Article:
Do you think you could believe that life’s entirely made up of coincidences? Well, there’s something to consider: THE HUNDRED FOOT JOURNEY-a film I really liked- is a drama with comedy that could make you buy it. The film starts off with a loving mother showing her son the arcane subtleties of Indian cooking. He is quite young and talented. She hands him examples to taste as well as smell, and gives him a well-worn suitcase with compartments that hold the exotic spices.

Sometime later, the restaurant– which their family owns in Mumbai, bitpapa India– is attacked and set fire to. The protege escapes with his father and all four young siblings. But his mother perishes. By now the boy has grown to manhood-Hassan Kadam-played by Manish Dayal-and has become a remarkable chef. His father-called Papa Kadam-is played by Om Puri. He is determined to re-establish the restaurant in Europe, and sets out for England-only to find the climate there-both for his family and for the kind of plant-based food they need for cooking-doesn’t please them.

Now they all load up in a broken down van and take off for France. I don’t think that the father has any specific place in mind, but he’s a man with a vision. I’ve known men just like him: they go on with their lives– somehow sensing they will arrive at some place where they’ll thrive. His kids bewail his sense; yet when their old van’s brakes fail to brake and he must swerve off the road to avoid a deadly crash, inrealtor the vision lives on.

Soon a young lady comes along and helps them get the van into a service place. Where are they? They don’t know. Well… It turns out to be Saint-Antonin- Noble-Val in the south of France; and while Papa is pacing as work is being done on the van, he wanders about this picturesque village, and spots a FOR SALE sign… Long story, short: he purchases the property and the whole Kadam clan starts pitching in to get the place ready to become a restaurant. Papa’s vision guides all action.

Interestingly, the lady who first helped them works as a sous-chef at the place that just happens to be one hundred feet across from where their new restaurant is. She is Marguerite-played by Charlotte Le Bon-and she and Hassan bond as food fans. Even though she sees that he’s her ‘competitor-opponent’, she agrees to give him culinary tomes on French cooking-that he devours with spellbinding zeal..

Certainly, the movie becomes a story of rivals, furzly not just of restaurants but also of owners from those two restaurants: one-the French one–Le Saule Pleureur (in English, The Weeping Willow) is devotedly run by Madame Mallory-played by Helen Mirren-and the one-Restaurant Mumbai- led by Papa Kadam. You can surely imagine what happens when the one-starred Michelin restaurant- providing first class cuisine to a community of people with French palates- is faced with a gaudily lit aggressively-seeking- new-patrons-restaurant– that starts serving fine tasting fare.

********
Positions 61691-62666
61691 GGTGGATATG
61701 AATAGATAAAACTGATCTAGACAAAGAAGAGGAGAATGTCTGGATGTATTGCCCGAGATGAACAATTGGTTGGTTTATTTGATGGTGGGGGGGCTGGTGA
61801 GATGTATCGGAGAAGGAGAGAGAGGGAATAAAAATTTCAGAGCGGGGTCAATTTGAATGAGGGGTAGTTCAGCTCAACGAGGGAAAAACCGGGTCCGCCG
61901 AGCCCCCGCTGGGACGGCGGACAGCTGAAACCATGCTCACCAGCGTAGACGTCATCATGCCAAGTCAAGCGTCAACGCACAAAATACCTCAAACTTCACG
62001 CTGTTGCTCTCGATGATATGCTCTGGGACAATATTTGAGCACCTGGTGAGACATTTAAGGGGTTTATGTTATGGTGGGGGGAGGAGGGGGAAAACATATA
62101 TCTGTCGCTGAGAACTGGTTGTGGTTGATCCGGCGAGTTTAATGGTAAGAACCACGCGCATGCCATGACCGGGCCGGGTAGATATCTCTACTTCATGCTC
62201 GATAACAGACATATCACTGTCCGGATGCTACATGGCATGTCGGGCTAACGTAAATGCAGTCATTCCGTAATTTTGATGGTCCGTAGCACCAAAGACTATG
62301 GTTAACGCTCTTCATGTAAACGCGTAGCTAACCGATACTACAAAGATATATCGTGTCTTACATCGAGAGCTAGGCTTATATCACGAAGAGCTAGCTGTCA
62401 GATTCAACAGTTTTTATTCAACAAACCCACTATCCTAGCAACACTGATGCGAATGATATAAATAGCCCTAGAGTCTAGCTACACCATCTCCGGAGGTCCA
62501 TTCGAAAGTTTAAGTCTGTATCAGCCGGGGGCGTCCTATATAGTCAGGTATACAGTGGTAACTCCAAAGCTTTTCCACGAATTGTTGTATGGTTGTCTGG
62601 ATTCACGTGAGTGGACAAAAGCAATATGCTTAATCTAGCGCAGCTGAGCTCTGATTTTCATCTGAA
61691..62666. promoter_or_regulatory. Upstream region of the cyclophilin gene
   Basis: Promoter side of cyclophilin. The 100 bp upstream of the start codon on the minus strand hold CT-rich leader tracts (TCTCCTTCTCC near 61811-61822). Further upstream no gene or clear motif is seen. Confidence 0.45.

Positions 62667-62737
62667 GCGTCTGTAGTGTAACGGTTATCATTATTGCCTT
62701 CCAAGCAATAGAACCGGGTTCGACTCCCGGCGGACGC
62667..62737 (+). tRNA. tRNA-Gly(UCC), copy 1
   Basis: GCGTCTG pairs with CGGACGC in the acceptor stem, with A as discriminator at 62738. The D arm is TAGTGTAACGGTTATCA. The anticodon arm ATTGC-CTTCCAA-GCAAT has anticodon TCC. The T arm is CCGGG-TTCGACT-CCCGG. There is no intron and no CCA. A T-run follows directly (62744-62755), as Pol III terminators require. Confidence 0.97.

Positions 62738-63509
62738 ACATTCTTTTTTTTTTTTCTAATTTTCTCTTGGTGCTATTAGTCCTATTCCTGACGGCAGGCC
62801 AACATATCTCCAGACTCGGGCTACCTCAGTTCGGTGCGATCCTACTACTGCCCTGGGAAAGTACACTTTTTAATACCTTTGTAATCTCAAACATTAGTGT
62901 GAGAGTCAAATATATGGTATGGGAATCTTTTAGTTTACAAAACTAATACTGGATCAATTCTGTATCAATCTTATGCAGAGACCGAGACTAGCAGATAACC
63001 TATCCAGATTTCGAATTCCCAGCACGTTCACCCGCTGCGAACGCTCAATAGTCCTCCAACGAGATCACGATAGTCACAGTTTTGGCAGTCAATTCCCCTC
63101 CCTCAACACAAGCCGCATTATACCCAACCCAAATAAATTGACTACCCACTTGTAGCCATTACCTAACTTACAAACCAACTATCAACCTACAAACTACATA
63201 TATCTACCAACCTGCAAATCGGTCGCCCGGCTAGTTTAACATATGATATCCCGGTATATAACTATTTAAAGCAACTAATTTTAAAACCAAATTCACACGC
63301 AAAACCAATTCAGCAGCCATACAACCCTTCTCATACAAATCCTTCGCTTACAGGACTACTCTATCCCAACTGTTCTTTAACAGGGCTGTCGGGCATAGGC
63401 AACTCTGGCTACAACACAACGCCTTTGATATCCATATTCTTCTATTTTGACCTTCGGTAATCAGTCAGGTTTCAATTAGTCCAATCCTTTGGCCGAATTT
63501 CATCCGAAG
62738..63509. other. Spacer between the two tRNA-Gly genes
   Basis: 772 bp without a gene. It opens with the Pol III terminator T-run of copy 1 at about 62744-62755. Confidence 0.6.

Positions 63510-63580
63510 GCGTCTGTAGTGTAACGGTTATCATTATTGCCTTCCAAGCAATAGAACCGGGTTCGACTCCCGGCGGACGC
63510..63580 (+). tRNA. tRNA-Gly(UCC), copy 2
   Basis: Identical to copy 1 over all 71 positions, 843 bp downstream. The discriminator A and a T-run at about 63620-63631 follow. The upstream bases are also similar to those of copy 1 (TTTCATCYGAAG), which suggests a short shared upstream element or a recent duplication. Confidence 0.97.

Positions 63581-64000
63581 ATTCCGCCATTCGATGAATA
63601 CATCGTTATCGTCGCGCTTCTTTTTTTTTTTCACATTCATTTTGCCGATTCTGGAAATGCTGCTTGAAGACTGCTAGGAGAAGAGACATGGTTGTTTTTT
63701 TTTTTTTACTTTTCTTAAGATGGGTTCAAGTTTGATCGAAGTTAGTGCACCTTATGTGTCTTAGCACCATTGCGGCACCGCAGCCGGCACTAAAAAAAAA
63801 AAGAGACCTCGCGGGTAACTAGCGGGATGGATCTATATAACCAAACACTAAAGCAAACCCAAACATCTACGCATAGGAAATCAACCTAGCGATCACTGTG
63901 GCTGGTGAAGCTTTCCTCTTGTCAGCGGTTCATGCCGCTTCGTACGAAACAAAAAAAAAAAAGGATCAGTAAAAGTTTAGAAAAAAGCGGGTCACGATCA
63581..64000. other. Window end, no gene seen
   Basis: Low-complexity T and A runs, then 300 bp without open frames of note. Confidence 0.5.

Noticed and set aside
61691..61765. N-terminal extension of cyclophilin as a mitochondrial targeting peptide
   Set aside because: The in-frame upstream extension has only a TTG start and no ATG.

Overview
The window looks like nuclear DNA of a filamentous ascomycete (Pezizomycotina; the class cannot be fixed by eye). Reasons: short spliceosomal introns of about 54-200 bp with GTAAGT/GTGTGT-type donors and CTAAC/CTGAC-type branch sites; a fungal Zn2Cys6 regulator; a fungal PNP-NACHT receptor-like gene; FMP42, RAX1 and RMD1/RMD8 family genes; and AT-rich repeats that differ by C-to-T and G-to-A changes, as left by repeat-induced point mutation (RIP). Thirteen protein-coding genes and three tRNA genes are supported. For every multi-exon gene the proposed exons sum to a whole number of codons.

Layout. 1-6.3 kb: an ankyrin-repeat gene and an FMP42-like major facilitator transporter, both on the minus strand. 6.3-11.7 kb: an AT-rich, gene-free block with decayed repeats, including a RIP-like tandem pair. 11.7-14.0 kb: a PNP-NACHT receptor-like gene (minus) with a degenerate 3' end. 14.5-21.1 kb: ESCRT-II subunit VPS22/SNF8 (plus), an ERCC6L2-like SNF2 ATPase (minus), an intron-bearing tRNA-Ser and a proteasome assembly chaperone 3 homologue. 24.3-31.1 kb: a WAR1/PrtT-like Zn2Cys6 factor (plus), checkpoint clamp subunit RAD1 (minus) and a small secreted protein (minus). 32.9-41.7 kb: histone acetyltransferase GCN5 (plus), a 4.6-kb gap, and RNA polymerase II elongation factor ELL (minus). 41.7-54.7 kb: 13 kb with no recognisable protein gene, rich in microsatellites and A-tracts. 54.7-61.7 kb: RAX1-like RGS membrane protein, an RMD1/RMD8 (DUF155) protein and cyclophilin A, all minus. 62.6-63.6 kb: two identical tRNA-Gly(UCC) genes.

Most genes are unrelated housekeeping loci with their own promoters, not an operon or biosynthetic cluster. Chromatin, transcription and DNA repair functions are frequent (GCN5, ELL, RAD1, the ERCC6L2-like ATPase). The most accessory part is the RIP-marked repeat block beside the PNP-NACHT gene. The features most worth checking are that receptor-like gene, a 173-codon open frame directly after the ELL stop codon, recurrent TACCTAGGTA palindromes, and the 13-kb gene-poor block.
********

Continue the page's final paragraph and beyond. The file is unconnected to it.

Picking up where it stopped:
One more coincidence comes about as follows: both the owners happen to be widow and widower. And though ruthless quarrels ensue between them, pg79th there is an incident that nudges them towards newfound respect. Both these actors are terrific. Papa Kadam has a strength and inner bearing that come across as genuine. Madame Mallory does a curmudgeonly great job playing a strict no-nonsense restaurateur. She never smiles, constantly rebukes; and I slowly speculated The Weeping WILLOW might be code for WIDOW: that her humorless demeanor was there to hide the mourning for her deceased husband.

Now along with Papa’s issue: that none keeps his newborn restaurant from its life, he wants his son, Hassan,,to show the world that he is a chef as fine as they come. Coincidence plays a role here when Hassan gets a chance to advance one hundred feet to chef for the Madame-thanks to preparatory tips from friend, Marguerite. And quite soon he gets to Paris where he is world-acclaimed. (“Hold on! Where we going?”) This Paris stint stretches a bit, yet it’s there to teach him where his allegiance is, and it helps bring his character to a maturity that draws his close ties in.

Both Hassan and Marguerite make a great joining of youth that doesn’t need nude scenes to express how they really feel. There is one scene where they are tasting and sharing spices, igaming marketing and it struck me as a new way of showing love. Sometimes a metaphor achieves a lot more effect than an “in your face” love scene.

The director of this special movie was Lasse Hallstrom. He took the actors here like a good jockey takes the right horses and guided them to victorious wins in each scene that I saw. The screen play was by Steven Knight, and his dialogue and sequencing delighted me throughout the entire film. The background music had a life-giving message– created by A.R. Rahman, who has recently been called the most prominent and prolific film composer. Linus Sandgren served as the film’s photographer; and his scenes have a vigor that synchronized with the plot.


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